Although smart-mouthed and full of attitude, Terra charmed her way into Changeling’s (and readers’) hearts. But the biggest shock of all was in the pages of New Teen Titans #34, where Terra was revealed as a spy for Deathstroke the Terminator. Seeking to fulfill his contract with the H.I.V.E., Deathstroke enlisted Terra’s aid to infiltrate the group and learn their secrets. As part of this ruse, Terra especially manipulated Changeling, who had developed a crush on the cute blond geomorph.

Was it all an act? A Tara/Gar kiss from TALES OF  TEEN TITANS #42 [1984].

The events of New Teen Titans #39 [1984] made it even harder for fans to believe that Terra may be swayed to the side of good. In that issue, a tarted-up Tara was shown plotting the Titans’ demise while enjoying a post-coital smoke. Terra was literally sleeping with the enemy. And after a brutal training excercize with Slade, Terra denounced “cute girl super-heroes” and vowed to kill all the “sanctimonious do-gooders.” Suddenly, hopes for Terra’s reform seemed slim, at best.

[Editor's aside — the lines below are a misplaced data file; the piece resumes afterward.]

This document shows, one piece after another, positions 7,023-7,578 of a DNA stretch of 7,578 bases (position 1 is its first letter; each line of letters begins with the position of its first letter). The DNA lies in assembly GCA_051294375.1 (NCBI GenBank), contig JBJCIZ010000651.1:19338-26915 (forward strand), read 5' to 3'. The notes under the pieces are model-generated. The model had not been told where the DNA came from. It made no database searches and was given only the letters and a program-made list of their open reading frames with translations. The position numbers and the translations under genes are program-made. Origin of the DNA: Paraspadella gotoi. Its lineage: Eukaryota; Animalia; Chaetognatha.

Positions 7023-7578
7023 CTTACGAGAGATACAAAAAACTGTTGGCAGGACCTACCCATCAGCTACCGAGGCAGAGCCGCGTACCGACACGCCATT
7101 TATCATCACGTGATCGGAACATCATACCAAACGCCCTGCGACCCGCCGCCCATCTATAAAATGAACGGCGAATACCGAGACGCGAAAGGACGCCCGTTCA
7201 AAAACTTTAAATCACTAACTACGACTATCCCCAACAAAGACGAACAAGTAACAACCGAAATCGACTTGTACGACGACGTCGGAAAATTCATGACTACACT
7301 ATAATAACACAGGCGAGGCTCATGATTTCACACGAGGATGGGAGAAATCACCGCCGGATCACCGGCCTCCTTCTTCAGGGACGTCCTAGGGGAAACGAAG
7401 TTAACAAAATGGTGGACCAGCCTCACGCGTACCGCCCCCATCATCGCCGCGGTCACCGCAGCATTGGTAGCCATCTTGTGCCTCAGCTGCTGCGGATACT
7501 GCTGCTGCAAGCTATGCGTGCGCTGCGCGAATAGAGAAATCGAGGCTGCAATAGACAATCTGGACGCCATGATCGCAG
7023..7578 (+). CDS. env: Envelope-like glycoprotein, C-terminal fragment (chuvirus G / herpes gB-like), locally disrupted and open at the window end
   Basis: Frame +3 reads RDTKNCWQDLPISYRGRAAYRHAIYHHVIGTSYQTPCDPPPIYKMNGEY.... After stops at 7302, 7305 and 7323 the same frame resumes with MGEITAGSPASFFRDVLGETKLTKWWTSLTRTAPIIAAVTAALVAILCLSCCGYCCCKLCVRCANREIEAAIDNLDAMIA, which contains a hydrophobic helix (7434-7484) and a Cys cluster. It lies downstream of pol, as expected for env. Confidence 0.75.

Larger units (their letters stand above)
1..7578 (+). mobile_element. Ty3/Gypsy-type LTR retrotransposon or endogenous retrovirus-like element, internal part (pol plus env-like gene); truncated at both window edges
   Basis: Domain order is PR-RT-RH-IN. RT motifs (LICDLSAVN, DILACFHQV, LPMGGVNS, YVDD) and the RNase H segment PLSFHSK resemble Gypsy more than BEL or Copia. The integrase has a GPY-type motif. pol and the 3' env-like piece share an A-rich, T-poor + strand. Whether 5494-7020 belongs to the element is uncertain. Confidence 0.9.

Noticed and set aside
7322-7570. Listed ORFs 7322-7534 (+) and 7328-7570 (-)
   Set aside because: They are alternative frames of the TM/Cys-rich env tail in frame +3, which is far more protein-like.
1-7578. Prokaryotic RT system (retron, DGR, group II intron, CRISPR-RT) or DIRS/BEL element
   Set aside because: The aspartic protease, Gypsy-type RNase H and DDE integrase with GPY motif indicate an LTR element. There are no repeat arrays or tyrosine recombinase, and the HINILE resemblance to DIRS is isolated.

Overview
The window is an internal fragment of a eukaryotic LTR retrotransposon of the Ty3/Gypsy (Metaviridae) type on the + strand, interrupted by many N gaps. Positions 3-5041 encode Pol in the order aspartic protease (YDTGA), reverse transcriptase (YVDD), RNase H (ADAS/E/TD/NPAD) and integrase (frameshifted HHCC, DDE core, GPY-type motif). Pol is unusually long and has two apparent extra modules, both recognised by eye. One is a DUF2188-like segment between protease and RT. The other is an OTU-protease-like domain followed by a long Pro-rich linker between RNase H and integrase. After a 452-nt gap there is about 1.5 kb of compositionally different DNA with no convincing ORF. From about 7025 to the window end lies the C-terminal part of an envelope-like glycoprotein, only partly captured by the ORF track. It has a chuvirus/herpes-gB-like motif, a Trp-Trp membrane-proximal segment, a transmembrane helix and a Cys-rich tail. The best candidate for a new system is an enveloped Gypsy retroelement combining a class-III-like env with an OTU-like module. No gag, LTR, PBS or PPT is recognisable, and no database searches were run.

Despite Terra’s dirty deeds, it seemed there was still slim hope for her redemption. When the group gave her a birthday party, Terra was (for once) speechless, confessing “Oh, nuthin’s wrong. I was just.. Thinking of something” (NTT #30) When Dick Grayson expressed pride in Terra, Wintergreen even doubted her ultimate loyalty, “Sir, do you think young Tara is changing her mind? Will she side with the Titans against us?” (NTT #39). And when Cyborg saved her life and remarked that Terra would do the same in the reverse situation, she said,  “Yeah… Mebbe I would have…” (Tales of the Teen Titans #41). And moments before betraying the team utterly, Terra shares a romantic kiss was an elated Changeling (ToTT #42).

Terra breaks Changeling’s heart in TALES OF  TEEN TITANS ANNUAL #3 [1984].

But Terra proved rotten to the core. Once revealed as a traitor, a heartbroken Changeling suspected hypnosis. But Terra confessed, “What’s with the dropped mouth, Logan? Your pwetty widdle girlfriend isn’t all true-blue and pure? Mister, you don’t know the half of it. But you better believe you’re gonna squirm while I tell you everything.” (ToTT Annual #3).